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Pakistani Ahmadis accused of blasphemy over Islamic tombstones

Hardline Islamist party files police complaint against 'declared infidels' for hurting Muslims' religious feelings

Pakistani Ahmadis accused of blasphemy over Islamic tombstones

Ahmadi graves desecrated in Gujranwala, Punjab province, in July 2020. (Photo supplied)

Published: January 18, 2021 08:48 AM GMT

Updated: January 19, 2021 06:42 AM GMT

Ahmadis in a Pakistani town have been accused of blasphemy for inscribing Islamic phrases on gravestones.

Police in Sharaqpur Sharif in Punjab province registered the case against 11 Ahmadis and organizers of the community under Section 298-C of the blasphemy laws, which specifically refers to Ahmadis for posing "as a Muslim." That section of the law can carry a fine and up to three years’ imprisonment.

Asadullah, an activist of the hardline Islamist political party Tehreek-e-Labaik Pakistan (TLP), filed the complaint against “the declared infidels” for angering and hurting the religious feelings of Muslims.

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He accused them of writing the names of Allah, Prophet Muhammad, Kalma (the Islamic proclamation of faith) and other phrases on tombstones.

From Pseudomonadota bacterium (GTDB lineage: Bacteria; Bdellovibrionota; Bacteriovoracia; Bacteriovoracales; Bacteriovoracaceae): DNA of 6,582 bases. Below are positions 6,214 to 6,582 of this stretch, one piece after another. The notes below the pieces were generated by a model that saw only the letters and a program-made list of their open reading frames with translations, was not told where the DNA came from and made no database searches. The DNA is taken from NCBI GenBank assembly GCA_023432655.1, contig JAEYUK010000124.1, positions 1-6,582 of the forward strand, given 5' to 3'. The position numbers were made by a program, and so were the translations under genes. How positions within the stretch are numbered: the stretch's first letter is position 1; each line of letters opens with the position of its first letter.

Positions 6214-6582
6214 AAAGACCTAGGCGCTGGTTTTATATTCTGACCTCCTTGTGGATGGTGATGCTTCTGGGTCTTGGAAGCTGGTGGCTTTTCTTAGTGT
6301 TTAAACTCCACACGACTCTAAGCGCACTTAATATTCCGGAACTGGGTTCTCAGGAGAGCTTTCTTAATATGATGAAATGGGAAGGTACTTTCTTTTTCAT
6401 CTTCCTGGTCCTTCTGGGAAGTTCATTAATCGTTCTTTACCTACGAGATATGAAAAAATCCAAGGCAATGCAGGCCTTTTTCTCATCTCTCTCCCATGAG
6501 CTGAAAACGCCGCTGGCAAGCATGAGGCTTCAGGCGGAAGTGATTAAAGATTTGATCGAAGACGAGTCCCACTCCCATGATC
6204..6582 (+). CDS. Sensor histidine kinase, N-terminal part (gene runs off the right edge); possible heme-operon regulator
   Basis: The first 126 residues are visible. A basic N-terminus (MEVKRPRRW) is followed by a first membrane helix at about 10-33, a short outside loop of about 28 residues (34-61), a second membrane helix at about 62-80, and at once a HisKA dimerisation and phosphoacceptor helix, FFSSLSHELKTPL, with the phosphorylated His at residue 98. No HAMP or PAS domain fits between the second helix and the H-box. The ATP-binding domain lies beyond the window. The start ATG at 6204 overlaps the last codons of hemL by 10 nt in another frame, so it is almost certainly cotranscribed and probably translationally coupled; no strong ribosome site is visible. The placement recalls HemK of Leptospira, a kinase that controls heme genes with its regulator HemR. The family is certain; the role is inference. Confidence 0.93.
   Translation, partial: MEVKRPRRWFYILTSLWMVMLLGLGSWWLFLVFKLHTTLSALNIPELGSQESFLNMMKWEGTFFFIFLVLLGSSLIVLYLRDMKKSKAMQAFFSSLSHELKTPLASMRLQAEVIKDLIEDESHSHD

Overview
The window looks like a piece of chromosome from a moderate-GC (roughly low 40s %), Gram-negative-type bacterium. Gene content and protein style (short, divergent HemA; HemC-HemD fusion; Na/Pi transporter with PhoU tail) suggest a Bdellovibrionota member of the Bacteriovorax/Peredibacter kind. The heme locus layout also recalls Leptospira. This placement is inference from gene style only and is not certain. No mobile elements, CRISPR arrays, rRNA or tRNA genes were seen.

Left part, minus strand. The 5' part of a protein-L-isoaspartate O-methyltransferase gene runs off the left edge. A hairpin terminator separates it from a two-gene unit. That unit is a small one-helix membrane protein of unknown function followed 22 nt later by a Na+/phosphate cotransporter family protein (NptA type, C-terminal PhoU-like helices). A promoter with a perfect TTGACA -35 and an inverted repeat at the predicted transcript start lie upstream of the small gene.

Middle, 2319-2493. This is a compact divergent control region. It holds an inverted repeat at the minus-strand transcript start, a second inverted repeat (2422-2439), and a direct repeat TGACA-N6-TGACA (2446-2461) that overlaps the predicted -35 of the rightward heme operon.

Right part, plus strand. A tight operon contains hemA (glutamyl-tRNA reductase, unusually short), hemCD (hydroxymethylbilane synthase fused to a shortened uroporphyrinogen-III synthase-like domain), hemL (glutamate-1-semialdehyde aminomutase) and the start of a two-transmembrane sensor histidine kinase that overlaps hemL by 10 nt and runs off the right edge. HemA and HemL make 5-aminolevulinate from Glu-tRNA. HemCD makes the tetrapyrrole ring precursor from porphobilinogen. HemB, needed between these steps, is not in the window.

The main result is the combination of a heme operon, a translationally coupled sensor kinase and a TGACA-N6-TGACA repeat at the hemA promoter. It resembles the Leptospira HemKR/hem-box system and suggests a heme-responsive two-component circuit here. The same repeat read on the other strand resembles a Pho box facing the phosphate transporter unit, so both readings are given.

In a first information report (FIR), Asadullah said the Ahmadis had insulted Prophet Muhammad. “Islamic principles must be protected,” he stated.   

TLP’s Sharaqpur Sharif branch urged its members to share the report.

“All groups should share the FIR against the big blasphemous group of Qadianis on Twitter and Facebook pages and demand the urgent arrest of these accused Qadianis,” it stated in a Jan. 14 tweet.  

Officials in Rabwah, the Ahmadi community headquarters in Punjab province, declined to comment.

Pakistan's blasphemy laws, introduced by former military ruler Muhammad Zia-ul Haq in the 1980s, allow for a death sentence as the maximum punishment for insulting Prophet Mohammed. Human rights activists say laws have been used against non-Muslim Pakistanis and minority Muslim faiths including Shia and Ahmadis.

In 1974, Pakistan’s parliament declared the Ahmadi community as non-Muslims. A decade later, they were banned from calling themselves Muslims. They are banned from preaching and from traveling to Saudi Arabia for pilgrimages.

In July 2020, police removed Islamic symbols on gravestones at Tirigri village in Gujranwala, about 80 kilometers from Lahore, following a complaint lodged by a cleric. The local chapter of the Ahmadi community gave an undertaking that it would not use Islamic symbols.

Four Ahmadis were murdered in Pakistan from August to November 2020. 


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